Even though we are constantly setting goals for ourselves in our minds, it can be pretty hard to find concrete goals that we can commit ourselves to. The important thing to remember is, goals can be big or small, long-term or short-term. And both can coexist at the same time. What matters is that we have a clear vision of what we want to achieve, because without one we tend to overthink and grow anxious over not making substantial progress.
With concrete goals we know what we want, and it becomes all about making a plan to get it. Whether you’re looking at a small objective or the big picture, it’s important to remember that everyone experiences failures and it’s through small moments that we can begin to experience change. Small victories are nothing to be ashamed of, however. They are testaments to our growth that we look back on to remind us we were always succeeding, even before you achieved the ultimate goal. It boosts your self-confidence, and shows you how much you’re really capable of. So what are some ways to set these goals?
Where do you need to change?
Well the first step is to identify what area of your life needs change (i.e.; family, career, spiritual). Second, what is it that you want to change about that aspect of that area you want to change. Remember this can range from wanting to make the world a better place to earning a promotion in the workplace.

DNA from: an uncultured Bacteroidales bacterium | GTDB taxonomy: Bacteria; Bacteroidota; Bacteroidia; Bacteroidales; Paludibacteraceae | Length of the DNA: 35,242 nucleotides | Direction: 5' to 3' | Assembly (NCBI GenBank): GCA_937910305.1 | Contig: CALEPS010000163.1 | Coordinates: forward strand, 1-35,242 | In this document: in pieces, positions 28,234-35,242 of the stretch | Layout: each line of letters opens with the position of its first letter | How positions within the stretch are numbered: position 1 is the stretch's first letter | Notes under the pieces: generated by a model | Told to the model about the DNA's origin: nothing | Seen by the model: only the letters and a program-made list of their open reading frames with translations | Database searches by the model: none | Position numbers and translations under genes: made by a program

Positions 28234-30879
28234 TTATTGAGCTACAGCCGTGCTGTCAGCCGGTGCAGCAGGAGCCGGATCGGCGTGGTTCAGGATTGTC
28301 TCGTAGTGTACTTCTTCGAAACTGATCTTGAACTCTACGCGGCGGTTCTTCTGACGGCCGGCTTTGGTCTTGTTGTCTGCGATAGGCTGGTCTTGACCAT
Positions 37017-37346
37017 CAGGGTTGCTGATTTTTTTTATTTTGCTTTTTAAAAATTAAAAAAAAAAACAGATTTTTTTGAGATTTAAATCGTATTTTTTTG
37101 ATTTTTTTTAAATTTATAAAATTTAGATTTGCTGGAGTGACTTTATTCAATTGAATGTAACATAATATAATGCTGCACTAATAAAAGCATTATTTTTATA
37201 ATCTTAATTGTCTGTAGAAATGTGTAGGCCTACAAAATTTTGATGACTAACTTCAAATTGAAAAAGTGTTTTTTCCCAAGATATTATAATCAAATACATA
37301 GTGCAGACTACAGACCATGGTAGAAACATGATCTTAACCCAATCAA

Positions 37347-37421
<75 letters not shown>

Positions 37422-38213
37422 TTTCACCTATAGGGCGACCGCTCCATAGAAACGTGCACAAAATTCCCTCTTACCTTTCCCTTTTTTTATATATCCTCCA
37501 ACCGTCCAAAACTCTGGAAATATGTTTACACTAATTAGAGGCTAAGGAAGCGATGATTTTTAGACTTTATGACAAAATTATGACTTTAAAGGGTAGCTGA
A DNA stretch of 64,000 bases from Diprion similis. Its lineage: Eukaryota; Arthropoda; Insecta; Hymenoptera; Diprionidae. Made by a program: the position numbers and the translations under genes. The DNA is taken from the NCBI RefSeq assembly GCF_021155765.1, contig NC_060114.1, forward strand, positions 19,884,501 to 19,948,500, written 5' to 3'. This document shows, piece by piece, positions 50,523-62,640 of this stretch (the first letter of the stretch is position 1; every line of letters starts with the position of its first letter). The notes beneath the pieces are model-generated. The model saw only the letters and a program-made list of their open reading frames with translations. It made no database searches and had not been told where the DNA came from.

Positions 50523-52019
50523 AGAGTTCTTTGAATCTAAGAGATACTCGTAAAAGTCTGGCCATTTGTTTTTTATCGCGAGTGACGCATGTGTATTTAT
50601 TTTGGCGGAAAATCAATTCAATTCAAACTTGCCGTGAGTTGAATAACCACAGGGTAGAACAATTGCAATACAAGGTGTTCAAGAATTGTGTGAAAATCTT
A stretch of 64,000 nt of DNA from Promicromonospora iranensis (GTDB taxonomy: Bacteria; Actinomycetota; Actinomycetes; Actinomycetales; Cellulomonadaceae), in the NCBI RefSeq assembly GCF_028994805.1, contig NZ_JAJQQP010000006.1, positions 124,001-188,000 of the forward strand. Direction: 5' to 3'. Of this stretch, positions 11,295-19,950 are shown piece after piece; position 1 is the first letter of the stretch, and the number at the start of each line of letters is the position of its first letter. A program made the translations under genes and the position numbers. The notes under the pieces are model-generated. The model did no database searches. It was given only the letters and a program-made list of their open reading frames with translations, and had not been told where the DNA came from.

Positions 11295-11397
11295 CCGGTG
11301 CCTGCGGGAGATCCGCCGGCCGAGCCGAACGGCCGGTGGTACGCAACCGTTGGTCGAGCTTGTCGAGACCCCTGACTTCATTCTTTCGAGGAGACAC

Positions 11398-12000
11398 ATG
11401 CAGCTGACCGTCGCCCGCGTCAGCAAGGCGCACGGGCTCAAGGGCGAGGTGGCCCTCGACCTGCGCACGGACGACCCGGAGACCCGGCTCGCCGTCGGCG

Write it down!
Pick somewhere to write down your goals. This can be a personal journal, on sticky notes around the house, anywhere where you’re guaranteed to see it every day. The more you see it, the more you talk about it with others, the more likely it is to manifest. It’s like the law of attraction!
Like I said before, goals range from small to big. If we start with small goals that are achievable in a shorter period of time, it’s less likely we’ll become disillusioned. They become the incentives that propel us forward and keep us motivated on our journeys towards change.
It’s necessary to note that we all experience self-doubt. We all wonder if we are adequate enough to achieve those goals that, in our heads, might seem to fantastical to ever be real. I’m here to tell you that your reach is only as far as the limitations you set for yourself. Just don’t try to jump off a building with your arms flapping, and expect to fly. That’s a little farfetched. Go invent a jetpack instead, like in The Jetsons. Now that’s probable!
Have these be habits you instill in yourself, and in your children. If we teach kids, and demonstrate to them their dreams are valid just like an adult’s, we get kids that turn into some pretty innovative, confident grown-ups; grown-ups that will probably bring about tremendous change. This is because if we teach children to follow their dreams, without stifling conditions, and harmful ifs and buts (within reason, of course), we get children that will not put limitations upon themselves.
“Imagine you have to hit a specific target on a wall about seven feet away from you. You see it clearly and then you shoot with a beanbag. Now imagine someone blindfolds you, spins you around a few times, and asks you to hit the same target again. How close do you think you will be? There’s definitely a big difference between the two, right? When you don’t have a clear idea of what you want to accomplish, it’s like hitting a target while blindfolded.”